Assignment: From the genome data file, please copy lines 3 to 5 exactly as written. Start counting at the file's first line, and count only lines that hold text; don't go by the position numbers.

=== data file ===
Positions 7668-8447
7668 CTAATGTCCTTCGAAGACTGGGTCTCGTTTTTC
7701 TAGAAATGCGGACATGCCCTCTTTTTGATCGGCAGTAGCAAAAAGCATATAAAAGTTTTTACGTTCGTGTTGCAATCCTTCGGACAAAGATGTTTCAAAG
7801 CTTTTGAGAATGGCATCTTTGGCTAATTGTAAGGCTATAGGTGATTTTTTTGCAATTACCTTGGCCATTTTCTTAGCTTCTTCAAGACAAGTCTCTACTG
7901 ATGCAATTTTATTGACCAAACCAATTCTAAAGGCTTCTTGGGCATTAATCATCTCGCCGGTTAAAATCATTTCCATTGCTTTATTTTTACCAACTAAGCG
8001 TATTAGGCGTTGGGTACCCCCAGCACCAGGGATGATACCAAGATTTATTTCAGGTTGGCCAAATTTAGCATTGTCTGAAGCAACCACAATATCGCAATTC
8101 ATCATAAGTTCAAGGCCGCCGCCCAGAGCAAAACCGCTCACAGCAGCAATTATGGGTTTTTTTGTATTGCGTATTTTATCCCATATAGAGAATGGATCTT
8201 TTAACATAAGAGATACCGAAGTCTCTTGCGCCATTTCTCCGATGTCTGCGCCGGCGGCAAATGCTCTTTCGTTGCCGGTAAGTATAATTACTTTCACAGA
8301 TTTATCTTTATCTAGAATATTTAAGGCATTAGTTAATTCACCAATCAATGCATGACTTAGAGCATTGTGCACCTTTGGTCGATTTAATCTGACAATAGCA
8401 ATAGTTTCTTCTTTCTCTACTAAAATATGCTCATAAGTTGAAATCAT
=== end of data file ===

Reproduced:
7701 TAGAAATGCGGACATGCCCTCTTTTTGATCGGCAGTAGCAAAAAGCATATAAAAGTTTTTACGTTCGTGTTGCAATCCTTCGGACAAAGATGTTTCAAAG
7801 CTTTTGAGAATGGCATCTTTGGCTAATTGTAAGGCTATAGGTGATTTTTTTGCAATTACCTTGGCCATTTTCTTAGCTTCTTCAAGACAAGTCTCTACTG
7901 ATGCAATTTTATTGACCAAACCAATTCTAAAGGCTTCTTGGGCATTAATCATCTCGCCGGTTAAAATCATTTCCATTGCTTTATTTTTACCAACTAAGCG